About this Plan
Innovation. Radio control fun fly model for .51 power.
Quote: "With this 59 in wingspan stunter, Peter Tindall proves that not all fun-flyers have to look the same.
When I read the RCM&E article about Christophe Paysant La Roux flying indoors with a large model, my interest was aroused. However, being a firm believer that model aircraft should look something like their full-size counterparts, I thought that the appearance of such a model would be enhanced if it looked more scale.
So what type would satisfy my desire? Thoughts of Christophe, being French, pointed me towards the CAPs but the Dalotel seemed much more practical and straightforward.
Christophe's model weighs in at just 2kg for a Super Tigre 45, so some rough sketches and calculations were made and various ideas kicked around. The perimeters were set and the design adjusted mentally to suit:
1. Engines available - ST46, OS46SF, ST51
2. Weight range from 1.8 to 2.5 kg (giving prop hanging capability)
3. Able to fly extremely slowly - high drag
4. Able to turn extremely tightly
5. Extreme stability for precise low level flying
6. Cheap to build in case the idea doesn't work!
The ST 51 was chosen as the preferred power plant as the SF was occupied and the power/weight ratio was better than the ageing ST46. The weight could only be partly determined and would eventually become exactly 2.5 kg (before an engine change). The ability to fly slowly would be paramount and partly achieved by low pitch props and the rest by drag, induced by a very thick wing and square leading/trailing edges to the tailplane and fin.
The ability to turn extremely tight (as per control line aerobatics) without the use of coupled flaps and elevators would be achieved by having a long moment arm and large moving surfaces. The downside would be the weight behind the centre of gravity but seeing as this was going to be a light model, this wouldn't be a problem and nose length would be determined almost on completion so that weight wouldn't need to be added (hopefully!).
Stability beyond normal requirements for extreme manoeuvres close to the ground is almost a contradiction in terms and would eventually have to be obtained using transmitter mixing rather than being determined by CC location. To build cheap would mean to build from the scrap box so a visit to the workshop and a forage for half an hour dictated the main construction.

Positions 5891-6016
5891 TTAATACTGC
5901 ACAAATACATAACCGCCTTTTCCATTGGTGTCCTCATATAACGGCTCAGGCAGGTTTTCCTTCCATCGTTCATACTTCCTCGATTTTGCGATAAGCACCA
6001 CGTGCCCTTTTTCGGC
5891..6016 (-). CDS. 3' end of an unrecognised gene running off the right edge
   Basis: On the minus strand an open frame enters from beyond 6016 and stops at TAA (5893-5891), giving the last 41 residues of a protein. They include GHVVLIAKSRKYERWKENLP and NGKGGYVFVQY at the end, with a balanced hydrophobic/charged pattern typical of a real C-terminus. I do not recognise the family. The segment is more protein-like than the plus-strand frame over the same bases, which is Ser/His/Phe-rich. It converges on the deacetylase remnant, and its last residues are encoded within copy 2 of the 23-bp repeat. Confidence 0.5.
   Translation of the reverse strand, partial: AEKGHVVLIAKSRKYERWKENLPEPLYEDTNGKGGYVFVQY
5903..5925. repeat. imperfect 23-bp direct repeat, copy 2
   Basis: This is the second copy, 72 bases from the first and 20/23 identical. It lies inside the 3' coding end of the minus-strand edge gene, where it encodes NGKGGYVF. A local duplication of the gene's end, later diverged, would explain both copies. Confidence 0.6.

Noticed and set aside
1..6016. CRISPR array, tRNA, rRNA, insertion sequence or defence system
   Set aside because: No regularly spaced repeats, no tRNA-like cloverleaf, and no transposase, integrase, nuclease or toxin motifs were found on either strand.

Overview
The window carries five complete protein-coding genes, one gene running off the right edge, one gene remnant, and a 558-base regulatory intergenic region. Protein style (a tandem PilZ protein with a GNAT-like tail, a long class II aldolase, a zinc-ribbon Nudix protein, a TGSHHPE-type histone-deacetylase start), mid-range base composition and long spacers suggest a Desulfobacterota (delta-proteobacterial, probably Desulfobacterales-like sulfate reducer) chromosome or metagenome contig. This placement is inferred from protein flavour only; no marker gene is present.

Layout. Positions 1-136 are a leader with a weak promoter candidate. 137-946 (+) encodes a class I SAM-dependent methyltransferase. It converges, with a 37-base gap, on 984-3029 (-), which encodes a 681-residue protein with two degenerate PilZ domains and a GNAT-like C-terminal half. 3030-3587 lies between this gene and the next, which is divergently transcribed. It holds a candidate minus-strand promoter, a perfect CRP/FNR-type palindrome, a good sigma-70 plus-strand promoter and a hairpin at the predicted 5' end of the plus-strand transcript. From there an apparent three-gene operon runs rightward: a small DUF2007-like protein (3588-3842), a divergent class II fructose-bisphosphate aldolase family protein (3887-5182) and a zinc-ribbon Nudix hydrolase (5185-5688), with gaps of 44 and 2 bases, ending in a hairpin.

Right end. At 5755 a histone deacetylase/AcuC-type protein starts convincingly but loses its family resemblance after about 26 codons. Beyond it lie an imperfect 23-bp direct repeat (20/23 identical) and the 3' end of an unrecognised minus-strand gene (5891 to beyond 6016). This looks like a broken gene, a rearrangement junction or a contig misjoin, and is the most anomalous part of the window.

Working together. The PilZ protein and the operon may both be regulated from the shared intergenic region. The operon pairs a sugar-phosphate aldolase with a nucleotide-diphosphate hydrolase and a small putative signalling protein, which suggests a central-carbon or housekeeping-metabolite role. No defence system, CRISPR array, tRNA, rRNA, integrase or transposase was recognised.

On the board: Outline sketches were made, followed by a rough working drawing which was good enough to build from. The model was designed to suit the only fixed item to hand, being a cowling from an FAI aerobatic model. The wing leading edge was cut from foam and hollowed out at the tip sections. A 1/8 in balsa spar, full depth, was added and the centre section reinforced with carbon fibre. The whole section was veneered and the spar then hollowed at the tips to match the hollow in the foam. The rear section of the wing was cut and veneered before being.sliced into eight ribs on a band saw. These were then stuck to the main spar which was resting on the bench in its cut-outs. The trailing edge was added, followed by the 1mm ply centre section covering. The tips were then stuck on as a block and the bow fixed at one end and followed around the tip shape, then final sanded. No veneer was. added to the tips which were eventually covered, along with the rest of the model, with Profilm.
The tailplane, elevator fin and rudder were then bUilt up. The tail parts were quickly built as all timber is the same cross section and all edges, except the hinge faces, are sanded square.
The fuselage is very straightforward. The sides and bottom are in one piece, hollowed out as shown. Balsa strip is run along all corners and cross members added to complete the sub frame. The front section is soft block, hollowed out, and the rear section is 1mm ply, wrapped around.
The model started life with a thin ply canopy but this has since been replaced with a greenhouse cockpit. The undercarriage is mounted with three cable ties - easily available and very successful! The rudder is close looped but everything else is direct. As this was going to be aerobatic in the extreme, as much movement as possible on all surfaces was built in..."
Innovation, RCM&E, October 1996.
Direct submission to Outerzone.
Supplementary file notes
Article pages, thanks to RFJ.
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